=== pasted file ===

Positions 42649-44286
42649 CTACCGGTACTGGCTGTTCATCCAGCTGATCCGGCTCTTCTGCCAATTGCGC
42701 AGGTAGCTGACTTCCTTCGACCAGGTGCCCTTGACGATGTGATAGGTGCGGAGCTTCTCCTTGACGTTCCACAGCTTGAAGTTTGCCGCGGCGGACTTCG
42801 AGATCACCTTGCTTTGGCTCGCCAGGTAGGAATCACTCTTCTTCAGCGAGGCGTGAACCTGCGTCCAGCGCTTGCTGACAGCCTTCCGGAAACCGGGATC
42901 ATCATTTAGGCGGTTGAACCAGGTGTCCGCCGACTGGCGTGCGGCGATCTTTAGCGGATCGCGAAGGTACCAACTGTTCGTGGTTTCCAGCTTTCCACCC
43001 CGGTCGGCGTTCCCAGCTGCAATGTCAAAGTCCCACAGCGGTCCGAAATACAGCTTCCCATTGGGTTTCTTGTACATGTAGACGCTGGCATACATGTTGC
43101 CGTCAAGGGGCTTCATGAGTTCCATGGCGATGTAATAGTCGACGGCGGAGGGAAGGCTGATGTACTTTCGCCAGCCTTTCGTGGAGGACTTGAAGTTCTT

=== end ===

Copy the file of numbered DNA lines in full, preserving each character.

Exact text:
Positions 42649-44286
42649 CTACCGGTACTGGCTGTTCATCCAGCTGATCCGGCTCTTCTGCCAATTGCGC
42701 AGGTAGCTGACTTCCTTCGACCAGGTGCCCTTGACGATGTGATAGGTGCGGAGCTTCTCCTTGACGTTCCACAGCTTGAAGTTTGCCGCGGCGGACTTCG
42801 AGATCACCTTGCTTTGGCTCGCCAGGTAGGAATCACTCTTCTTCAGCGAGGCGTGAACCTGCGTCCAGCGCTTGCTGACAGCCTTCCGGAAACCGGGATC
42901 ATCATTTAGGCGGTTGAACCAGGTGTCCGCCGACTGGCGTGCGGCGATCTTTAGCGGATCGCGAAGGTACCAACTGTTCGTGGTTTCCAGCTTTCCACCC
43001 CGGTCGGCGTTCCCAGCTGCAATGTCAAAGTCCCACAGCGGTCCGAAATACAGCTTCCCATTGGGTTTCTTGTACATGTAGACGCTGGCATACATGTTGC
43101 CGTCAAGGGGCTTCATGAGTTCCATGGCGATGTAATAGTCGACGGCGGAGGGAAGGCTGATGTACTTTCGCCAGCCTTTCGTGGAGGACTTGAAGTTCTT